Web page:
At milepost 177.7 of the Blue Ridge Parkway you will see one of the rarest views on your ride: a town. In the Meadows of Dan Village, you will find your road trip essentials like gas, food at Jane's Country Cafe and lots of shopping. Stop in the Blue Ridge Visitors Center for area information and maps. Poppy's will warm your heart with locally hand-spun yarn, books, quality gifts, and alpaca-themed items.
Poor Farmers Market has a classic country store feel. Inside you will find souvenirs to satisfy every traveler's tastes, freshly prepared sandwiches and snacks, hand-scooped ice cream, glass bottle sodas, local honeys, jams, etc. as well as a few oddities here and there. Outside there are fresh seasonal fruits and veggies, potted plants, handmade wooden patio furniture, and much more.
Concord Corner Store sits at the edge of the village. This store sells high-quality artisan crafts from the surrounding area. Bring home something beautiful and special from your travels like beautiful quilts, jewelry, woodworks, glasswear, local beers and wines, and so much more.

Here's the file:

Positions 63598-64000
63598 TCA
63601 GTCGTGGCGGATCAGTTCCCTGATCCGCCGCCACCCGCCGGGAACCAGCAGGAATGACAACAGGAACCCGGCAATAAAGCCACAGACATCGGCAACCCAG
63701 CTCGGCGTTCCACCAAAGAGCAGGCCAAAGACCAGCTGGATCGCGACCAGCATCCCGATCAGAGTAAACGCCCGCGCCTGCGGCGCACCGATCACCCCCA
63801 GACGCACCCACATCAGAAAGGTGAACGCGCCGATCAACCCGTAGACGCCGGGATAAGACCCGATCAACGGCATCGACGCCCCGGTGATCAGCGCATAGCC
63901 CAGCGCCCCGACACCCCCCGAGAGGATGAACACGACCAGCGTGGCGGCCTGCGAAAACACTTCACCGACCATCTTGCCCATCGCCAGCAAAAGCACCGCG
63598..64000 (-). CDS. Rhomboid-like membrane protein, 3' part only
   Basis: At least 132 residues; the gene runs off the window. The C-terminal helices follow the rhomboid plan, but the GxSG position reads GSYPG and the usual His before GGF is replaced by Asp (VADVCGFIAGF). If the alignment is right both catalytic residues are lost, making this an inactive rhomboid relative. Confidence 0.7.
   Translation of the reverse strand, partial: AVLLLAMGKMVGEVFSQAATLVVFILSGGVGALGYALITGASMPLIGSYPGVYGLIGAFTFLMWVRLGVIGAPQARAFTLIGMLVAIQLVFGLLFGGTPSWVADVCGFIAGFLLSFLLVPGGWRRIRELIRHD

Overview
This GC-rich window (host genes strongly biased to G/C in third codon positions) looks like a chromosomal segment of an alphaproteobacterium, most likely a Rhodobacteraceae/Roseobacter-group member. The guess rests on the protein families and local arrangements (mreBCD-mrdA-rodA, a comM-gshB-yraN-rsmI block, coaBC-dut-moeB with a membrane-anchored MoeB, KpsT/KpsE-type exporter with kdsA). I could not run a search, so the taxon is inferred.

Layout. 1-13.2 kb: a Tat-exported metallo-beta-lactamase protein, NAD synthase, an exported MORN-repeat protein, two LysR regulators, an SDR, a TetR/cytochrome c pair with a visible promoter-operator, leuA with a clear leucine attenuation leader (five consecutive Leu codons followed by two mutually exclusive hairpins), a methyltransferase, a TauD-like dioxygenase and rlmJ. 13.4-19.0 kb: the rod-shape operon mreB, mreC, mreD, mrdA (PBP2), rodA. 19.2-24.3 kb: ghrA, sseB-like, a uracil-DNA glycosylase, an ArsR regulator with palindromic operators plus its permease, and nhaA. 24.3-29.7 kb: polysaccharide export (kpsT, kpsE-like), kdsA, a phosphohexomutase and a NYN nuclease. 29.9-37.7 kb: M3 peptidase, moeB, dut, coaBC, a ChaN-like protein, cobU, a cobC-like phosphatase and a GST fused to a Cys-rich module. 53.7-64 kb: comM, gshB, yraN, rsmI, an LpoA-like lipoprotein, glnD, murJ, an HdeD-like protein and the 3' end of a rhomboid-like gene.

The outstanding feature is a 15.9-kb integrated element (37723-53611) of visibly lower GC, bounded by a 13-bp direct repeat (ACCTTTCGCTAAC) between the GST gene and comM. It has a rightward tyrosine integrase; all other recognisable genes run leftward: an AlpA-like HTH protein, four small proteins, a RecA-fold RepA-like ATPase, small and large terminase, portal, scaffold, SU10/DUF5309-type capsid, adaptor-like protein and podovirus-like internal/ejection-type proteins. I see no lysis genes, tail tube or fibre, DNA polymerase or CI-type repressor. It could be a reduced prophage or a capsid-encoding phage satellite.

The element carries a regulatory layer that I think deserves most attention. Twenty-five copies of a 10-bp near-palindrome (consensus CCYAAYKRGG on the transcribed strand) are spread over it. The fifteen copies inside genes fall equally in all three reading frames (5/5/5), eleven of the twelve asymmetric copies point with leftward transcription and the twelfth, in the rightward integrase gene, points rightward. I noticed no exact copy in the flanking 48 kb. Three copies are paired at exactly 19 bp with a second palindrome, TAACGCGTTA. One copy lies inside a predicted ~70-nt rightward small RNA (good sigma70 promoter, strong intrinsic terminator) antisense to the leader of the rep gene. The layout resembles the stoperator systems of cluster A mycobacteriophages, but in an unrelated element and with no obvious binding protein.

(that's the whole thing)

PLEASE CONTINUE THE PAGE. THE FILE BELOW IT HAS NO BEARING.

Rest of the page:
Just past the main hub of the village is Nancy's Candy Company: a giant candy factory! Nancy's sells primarily wholesale around the world, but visitors to the factory don't have to buy in wholesale to leave with Nancy's sugary goodness (unless you just want to!). The retail storefront has every kind of candy you can imagine for purchase. Nancy's started out primarily making fudge, which has remained their specialty to this day. Alongside their famous fudge sits a variety of truffles and other chocolate-covered treats behind the counter. Around the sales floor are classic candies to take you back, novelty chocolates (like chocolate soap or Virginia-shaped chocolate bars), bagged snacks like cajun snack mix, a wall of Jelly Belly jelly beans and so much more. Along the back wall of the store are large windows where visitors can watch the candy being made in the factory on the weekdays. Be sure to take a selfie at their LOVE sign and tag #loveVA before you leave!
Explore beyond your own backyard with a road trip on the Blue Ridge Parkway to Patrick County, Virginia. Visit our website to learn more at VisitPatrickCounty.org.
The year 2021 marked a special anniversary for one of Patrick County’s favorite attractions. Buddy and Jeanie Puckett have been creating beautiful mazes at their farm for 15 years! Each fall they welcome visitors to come to explore a new, beautifully designed maze along with hayrides, apple launching, and other goodies.